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Reply to DotyDoty
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Someone suggested drawing a floor plan and measuring furniture. I did that and it's very helpful. Also, if possible, ask if you can see furnished rooms. That will give you ideas. I believe you said it's a studio, not a one bedroom so the bed will be in the same room as everything else. In some ways that is better for someone with dementia. As my mother's dementia progressed, she needed to see everything in her apartment and became anxious when she couldn't. We were better off in a studio at that point. I switched my mother's queen for a single. A dresser functioned as a TV stand. My mother insisted on taking a narrow tippy cabinet that was painted with designs. However, I had it attached to the wall so it wouldn't fall and it was great storage for pull ups, Kleenex, etc. A small table or desk is nice for when your mother needs to eat in her room. Table or floor lamps make it homier. Think of something that can go on the door to help her identify her space. Keep in mind that residents with dementia may wander into her room and take things. You need one locked space. A small locked curio cabinet on the wall helped to keep small favorites on display but protected from casual "theft" Don't bring valuables. Label absolutely everything!
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Reply to Rosyday
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What we did when we moved my inlaws to indy living is we measured their furniture. We drew out the floorplan to scale onto a big piece of paper and inserted furniture into it. That way we knew what would fit and what they could take. Leave enough space for wheelchair, walker, rollator, turning easily, etc. 400 sf is not a lot of space, and will quickly fill up. She needs a straight line to the front door and to the bathroom.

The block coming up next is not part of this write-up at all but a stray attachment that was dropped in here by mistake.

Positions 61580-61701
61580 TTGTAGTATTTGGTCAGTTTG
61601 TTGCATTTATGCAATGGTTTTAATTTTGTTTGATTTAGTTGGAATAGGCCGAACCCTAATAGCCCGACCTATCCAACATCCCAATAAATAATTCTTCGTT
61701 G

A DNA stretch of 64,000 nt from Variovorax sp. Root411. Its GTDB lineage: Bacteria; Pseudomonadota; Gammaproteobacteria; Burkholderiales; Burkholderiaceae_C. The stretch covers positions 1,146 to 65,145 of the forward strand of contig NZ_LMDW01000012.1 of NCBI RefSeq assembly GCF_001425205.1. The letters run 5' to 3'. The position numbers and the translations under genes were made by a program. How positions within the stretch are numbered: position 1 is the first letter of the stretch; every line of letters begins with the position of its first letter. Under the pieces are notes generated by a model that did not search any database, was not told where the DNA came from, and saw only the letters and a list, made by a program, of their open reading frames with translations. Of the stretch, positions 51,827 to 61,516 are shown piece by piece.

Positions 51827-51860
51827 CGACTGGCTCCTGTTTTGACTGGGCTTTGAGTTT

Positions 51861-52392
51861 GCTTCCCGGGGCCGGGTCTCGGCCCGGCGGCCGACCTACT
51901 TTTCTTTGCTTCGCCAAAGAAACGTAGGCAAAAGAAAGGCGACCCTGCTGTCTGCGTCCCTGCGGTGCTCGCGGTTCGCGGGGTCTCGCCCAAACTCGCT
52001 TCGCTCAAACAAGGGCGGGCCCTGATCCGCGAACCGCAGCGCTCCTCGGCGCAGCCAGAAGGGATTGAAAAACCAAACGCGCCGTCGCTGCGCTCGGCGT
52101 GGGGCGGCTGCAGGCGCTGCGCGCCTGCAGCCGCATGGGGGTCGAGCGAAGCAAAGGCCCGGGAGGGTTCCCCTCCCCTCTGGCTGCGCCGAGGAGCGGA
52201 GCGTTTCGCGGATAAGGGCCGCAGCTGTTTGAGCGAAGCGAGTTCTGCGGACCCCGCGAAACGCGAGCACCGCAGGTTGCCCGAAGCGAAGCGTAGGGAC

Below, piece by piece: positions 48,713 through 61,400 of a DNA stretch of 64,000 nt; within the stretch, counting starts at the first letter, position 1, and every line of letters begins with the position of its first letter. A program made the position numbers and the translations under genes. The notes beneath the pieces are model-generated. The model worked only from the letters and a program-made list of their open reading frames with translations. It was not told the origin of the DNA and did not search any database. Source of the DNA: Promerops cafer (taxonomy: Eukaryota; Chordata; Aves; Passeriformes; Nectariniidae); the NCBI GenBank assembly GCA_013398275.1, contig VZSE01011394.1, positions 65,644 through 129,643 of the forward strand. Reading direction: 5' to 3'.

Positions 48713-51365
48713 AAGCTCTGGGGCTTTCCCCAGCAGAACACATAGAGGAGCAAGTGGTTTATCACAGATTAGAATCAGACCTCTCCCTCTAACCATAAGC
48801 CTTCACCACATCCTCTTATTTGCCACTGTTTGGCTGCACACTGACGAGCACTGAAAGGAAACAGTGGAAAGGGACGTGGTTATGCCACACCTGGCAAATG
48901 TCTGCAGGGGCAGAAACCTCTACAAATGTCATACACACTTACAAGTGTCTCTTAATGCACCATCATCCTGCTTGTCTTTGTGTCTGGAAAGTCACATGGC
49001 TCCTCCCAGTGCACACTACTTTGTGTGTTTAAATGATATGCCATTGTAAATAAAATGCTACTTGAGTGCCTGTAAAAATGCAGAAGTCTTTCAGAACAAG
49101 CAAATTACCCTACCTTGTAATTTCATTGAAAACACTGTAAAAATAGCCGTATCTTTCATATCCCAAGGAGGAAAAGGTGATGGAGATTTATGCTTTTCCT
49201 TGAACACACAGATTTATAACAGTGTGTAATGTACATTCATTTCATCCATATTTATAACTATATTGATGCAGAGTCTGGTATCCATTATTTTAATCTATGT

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Reply to NYDaughterInLaw
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Didn’t think about eyesight with glass table. Good point! All who suggested making a graph to fit furniture is great too. Yes, walker and wheelchair accessibility is so important.

Bare necessities! Photos on walls are lovely.
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Reply to NeedHelpWithMom
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Some advice I read that seems helpful to me is that it's much easier to start with what you are keeping rather than to decide what you are getting rid of - go through her things and select the items you "need" for each room, then add in a few favourite keepsakes.
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Reply to cwillie
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First take WHAT IS NEEDED FOR HER TO LIVE AND BE COMFORTABLE! Next take the great memories for her to see everyday THAT WILL MAKE HER HAPPY NOT SAD!!!! Next if allowed and your mom likes them GET HER A KITTY!!!!! That companionship will add joy to every hour of her day and give her many more days and you call her EVERY EVENING FOR 5 MINUTES TO SEE HOW SHE IS AND TO TELL HER YOU LOVE AND MISS HER! If there are grand children work out so they rotate being caring and good people and 1 calls each day to chat for 10 minutes BUT MOSTLY LISTENS TO GRAMMA AND TEACH THEM HOW TO CHANGE A CONVERSATION IF SHE IS SAD !!!! Love & caring Dr jack Grenan
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NeedHelpWithMom Oct 4, 2019
So sweet.